the curvature of the ninth and tenth primary feathers and the presence or absence
of primary feather sheathing (Dorney and Kabat 1960). We knew of no problems
with these criteria in New York State.
398 Northeastern Naturalist Vol. 18, No. 4
We monitored the status of radio-marked Ruffed Grouse via radio-telemetry
2–3 times a week from the time of capture through the end of the hunting season
(29 February 2008 and 28 February 2009). Upon detection of a mortality signal,
we retrieved the transmitter and remains, recorded the location with a GPS
unit, and determined cause of death via standard field sign (Bumann 2002). We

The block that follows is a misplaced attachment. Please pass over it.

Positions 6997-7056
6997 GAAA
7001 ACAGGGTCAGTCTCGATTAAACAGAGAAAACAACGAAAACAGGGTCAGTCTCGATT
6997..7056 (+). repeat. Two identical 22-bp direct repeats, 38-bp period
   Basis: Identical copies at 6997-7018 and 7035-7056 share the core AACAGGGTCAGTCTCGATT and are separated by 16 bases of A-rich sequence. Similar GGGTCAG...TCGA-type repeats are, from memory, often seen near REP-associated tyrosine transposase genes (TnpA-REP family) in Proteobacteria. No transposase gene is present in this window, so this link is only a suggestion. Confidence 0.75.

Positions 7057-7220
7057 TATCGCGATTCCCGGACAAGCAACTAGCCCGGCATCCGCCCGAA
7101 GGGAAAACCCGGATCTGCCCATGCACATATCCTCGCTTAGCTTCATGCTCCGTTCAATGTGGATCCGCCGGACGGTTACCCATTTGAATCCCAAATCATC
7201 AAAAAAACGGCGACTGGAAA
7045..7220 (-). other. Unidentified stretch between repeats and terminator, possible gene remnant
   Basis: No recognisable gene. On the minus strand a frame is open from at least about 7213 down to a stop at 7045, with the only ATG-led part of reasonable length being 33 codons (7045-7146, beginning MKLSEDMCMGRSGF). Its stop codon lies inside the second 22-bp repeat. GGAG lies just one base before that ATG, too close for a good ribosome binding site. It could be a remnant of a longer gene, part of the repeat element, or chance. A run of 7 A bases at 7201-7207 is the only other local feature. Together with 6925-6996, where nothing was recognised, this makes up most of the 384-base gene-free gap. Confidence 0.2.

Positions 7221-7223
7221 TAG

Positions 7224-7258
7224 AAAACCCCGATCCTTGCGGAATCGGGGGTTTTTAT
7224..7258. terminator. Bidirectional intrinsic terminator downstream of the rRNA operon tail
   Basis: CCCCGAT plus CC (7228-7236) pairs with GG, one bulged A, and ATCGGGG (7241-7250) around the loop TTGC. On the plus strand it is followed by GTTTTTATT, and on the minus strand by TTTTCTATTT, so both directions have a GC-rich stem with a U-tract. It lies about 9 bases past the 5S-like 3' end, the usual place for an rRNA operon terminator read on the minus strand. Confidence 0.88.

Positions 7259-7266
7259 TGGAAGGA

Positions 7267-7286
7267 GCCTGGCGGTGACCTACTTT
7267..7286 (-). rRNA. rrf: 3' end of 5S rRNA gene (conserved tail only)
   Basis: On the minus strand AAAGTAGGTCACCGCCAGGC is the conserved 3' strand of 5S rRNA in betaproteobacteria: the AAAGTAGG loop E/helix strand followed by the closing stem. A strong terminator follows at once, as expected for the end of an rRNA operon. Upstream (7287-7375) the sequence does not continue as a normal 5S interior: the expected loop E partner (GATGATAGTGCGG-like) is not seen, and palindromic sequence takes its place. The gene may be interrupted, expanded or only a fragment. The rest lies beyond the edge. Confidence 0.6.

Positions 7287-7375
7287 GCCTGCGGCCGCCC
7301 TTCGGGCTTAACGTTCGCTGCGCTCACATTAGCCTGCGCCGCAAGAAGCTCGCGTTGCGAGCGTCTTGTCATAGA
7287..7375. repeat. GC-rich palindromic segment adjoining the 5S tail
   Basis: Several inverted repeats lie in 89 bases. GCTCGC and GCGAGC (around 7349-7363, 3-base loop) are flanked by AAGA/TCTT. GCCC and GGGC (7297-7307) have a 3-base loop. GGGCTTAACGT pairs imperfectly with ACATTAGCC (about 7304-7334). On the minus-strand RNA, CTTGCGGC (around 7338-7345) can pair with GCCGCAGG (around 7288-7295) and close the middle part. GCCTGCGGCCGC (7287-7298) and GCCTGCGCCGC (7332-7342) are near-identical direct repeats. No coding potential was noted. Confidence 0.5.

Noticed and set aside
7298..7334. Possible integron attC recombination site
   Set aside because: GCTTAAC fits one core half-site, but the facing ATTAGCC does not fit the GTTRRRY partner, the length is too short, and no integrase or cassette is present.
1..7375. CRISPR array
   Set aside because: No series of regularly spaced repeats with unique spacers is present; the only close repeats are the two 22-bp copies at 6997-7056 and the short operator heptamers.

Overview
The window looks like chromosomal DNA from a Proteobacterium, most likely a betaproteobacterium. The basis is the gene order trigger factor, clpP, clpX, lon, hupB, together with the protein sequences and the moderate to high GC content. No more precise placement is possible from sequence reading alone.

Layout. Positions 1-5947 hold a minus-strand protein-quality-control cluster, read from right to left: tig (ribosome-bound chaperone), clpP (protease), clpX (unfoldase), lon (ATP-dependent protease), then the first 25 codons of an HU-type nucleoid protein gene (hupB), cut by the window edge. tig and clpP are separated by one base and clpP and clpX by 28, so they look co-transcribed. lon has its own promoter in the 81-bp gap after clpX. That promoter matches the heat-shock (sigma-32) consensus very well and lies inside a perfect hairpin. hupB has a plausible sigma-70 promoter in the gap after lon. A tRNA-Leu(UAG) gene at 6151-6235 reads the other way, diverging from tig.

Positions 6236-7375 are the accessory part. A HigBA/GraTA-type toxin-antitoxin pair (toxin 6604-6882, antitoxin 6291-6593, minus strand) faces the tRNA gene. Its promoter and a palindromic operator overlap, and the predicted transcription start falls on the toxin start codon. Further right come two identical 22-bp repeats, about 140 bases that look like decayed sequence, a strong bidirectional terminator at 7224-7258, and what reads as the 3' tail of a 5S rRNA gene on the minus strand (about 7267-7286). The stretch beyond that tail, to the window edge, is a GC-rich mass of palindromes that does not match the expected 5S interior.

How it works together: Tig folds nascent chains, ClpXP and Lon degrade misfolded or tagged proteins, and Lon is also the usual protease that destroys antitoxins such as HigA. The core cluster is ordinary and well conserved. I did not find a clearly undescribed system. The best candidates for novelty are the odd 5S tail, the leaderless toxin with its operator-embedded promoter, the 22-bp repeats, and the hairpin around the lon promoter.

classified mortality sources as harvest, avian predation, mammalian predation,
unknown predation, other, or unknown. Harvests were reported by hunters or
determined via field sign. We assigned the date of mortality to midpoint between
the last live signal detected and the first mortality signal (Devers et al. 2007).
We right-censored all birds with which we lost contact (dropped collar, transmitter
failure, or signal loss) or which survived the analysis interval (Pollack et al.
1989a, b). For censored birds with unknown fates, we assigned the date of censor
to the day after the last date of detection (Devers et al. 2007). For all birds still
alive at the end of the hunting season, we assigned the censor date as the last day
of the respective hunting season. Two birds lost from the 2007–2008 season due
to battery failure were re-captured autumn 2008 and re-admitted to the study at
that time with new functioning transmitters. Because their fates were known,